Intl. Understanding Through Citizen Diplomacy
International Understanding Through Citizen Diplomacy
Nicholas Burns, Under Secretary for Political Affairs
Keynote Address at the National Council For International Visitors Annual Meeting
February 17, 2006
Remarks at Prepared
Thank you for inviting me here today to speak with such a wonderful group of citizen diplomats from all over the U.S. The Council's network represents a vital core of American citizens who play a crucial role in promoting the mission of the State Department at home and abroad.
I also want to thank the distinguished ambassadors who have joined the Council in honoring citizen diplomacy and international exchange. Many visitors from your countries have participated in the International Visitor Leadership Program -- which we affectionately call the "IV Program" -- over the past 65 years, and many of these participants have gone on to enjoy illustrious careers in their respective fields. Of the more than 150,000 International Visitors, over 200 are former heads of government and chiefs of state.
We do not live in the same world that existed 65 years ago when the IV Program was launched, or even 45 years ago when the Council was founded. Global challenges are in many ways even more complex today.
Over the years, however, the IV Program has remained the public diplomacy tool that ambassadors at American embassies around the world have rated as the most highly valued. It is a program directly related to the U.S. foreign policy of advancing freedom and democracy; building civil society; countering terrorism; expanding economic development; and promoting mutual understanding.
With the fall of the Berlin Wall, the collapse of the Soviet Union, the overthrow of despotism in Afghanistan and Iraq, and the increasingly global reach of information, democracy is taking hold in countries as never before. People are demanding a voice in directing their lives, in electing their governments, and in influencing the policies their leaders implement that may determine their destinies.
Yesterday, Secretary Rice gave one example of how programs like this one can help give people this voice. She asked Congress for additional funds to support the cause of democracy and human rights in Iran. This money would be used, in significant part, to increase the number of fellowships for Iranian students and the number of Iranian professionals who visit the United States.
Our mission continues to be a good one and a noble one. As the Secretary has said, our transformational diplomacy objective is: "To work with our many partners around the world to build and sustain democratic, well-governed states that will respond to the needs of their people and conduct themselves responsibly in the international system. This is a strategy rooted in partnership, not paternalism in doing things with other people, not for them."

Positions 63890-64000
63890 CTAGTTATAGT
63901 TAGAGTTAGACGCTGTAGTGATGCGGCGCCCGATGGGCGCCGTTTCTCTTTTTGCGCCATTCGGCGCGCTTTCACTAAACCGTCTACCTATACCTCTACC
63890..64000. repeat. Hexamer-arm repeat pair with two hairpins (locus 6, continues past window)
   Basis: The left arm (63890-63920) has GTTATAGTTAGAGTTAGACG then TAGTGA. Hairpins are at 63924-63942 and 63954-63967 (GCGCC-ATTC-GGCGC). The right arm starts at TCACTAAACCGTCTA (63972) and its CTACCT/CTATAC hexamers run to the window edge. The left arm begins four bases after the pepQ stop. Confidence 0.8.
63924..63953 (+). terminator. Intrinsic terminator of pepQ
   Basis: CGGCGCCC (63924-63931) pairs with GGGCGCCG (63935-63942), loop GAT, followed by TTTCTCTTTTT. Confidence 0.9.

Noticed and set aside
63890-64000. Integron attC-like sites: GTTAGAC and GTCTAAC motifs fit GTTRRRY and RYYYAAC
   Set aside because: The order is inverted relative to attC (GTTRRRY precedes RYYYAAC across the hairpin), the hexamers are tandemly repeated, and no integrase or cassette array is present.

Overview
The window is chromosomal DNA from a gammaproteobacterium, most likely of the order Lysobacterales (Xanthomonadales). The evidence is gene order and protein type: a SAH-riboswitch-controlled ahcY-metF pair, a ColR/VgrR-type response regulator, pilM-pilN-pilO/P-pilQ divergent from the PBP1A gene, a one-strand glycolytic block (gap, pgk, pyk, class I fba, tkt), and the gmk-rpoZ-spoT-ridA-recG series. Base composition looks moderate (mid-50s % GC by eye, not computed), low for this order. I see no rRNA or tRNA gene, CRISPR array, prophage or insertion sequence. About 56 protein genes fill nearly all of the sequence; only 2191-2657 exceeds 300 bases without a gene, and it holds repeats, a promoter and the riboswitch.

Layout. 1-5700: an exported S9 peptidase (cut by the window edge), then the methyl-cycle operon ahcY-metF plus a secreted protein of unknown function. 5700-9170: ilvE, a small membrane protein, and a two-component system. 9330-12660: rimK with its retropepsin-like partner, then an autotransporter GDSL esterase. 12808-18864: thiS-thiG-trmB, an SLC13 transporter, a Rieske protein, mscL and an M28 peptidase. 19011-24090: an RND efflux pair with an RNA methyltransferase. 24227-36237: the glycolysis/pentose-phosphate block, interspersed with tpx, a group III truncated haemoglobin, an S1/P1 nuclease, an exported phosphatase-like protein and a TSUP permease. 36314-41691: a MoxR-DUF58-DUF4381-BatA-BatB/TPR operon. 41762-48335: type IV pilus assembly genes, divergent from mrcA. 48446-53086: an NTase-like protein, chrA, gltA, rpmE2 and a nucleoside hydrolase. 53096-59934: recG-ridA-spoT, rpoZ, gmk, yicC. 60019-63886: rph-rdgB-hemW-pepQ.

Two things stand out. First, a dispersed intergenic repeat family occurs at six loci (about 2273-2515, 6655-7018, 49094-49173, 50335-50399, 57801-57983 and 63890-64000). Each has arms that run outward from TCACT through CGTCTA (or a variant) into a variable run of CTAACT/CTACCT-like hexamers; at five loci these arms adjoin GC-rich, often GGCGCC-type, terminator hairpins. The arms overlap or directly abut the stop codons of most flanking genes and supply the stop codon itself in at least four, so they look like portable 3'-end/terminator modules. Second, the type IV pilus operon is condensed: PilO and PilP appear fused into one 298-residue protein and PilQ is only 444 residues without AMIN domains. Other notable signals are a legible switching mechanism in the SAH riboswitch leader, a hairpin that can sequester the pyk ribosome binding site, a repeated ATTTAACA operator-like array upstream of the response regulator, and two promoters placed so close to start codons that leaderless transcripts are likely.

And how do we build a receptive international environment for, as the President has said, "the non-negotiable demands of human dignity: the rule of law; limits on the absolute power of the state; free speech; freedom of worship; equal justice; respect for women; religious and ethnic tolerance; and respect for private property"?
As a government, we can't do that alone. We can't build a more stable world unless we work with international partners to promote peace, prosperity and good governance as widely as possible.
And we can't build an atmosphere of trust in which meaningful dialogue can take place without dedicated citizen diplomats such as you. That's why the theme of this conference, "International Understanding Through Citizen Diplomacy," is so significant, and timely.
All of you in this room today are on the frontline of our collective national efforts to reach out to people with whom we may not have been connecting very effectively in the past. As citizen diplomats, working at the grassroots level, you are in a unique position to project the America that we know we live in one that values freedom and dignity and respect for all human beings, whatever their race, religion or political beliefs.
For nearly seventy years, our International Visitors Program has brought up and coming leaders to the United States to experience our country firsthand, to learn about the diversity within our country, to better understand who we are and what we stand for, and to build mutual understanding in the long-term security interests of our country.
I saw clearly from my experience as Ambassador to NATO and to Greece, the impact of this important program.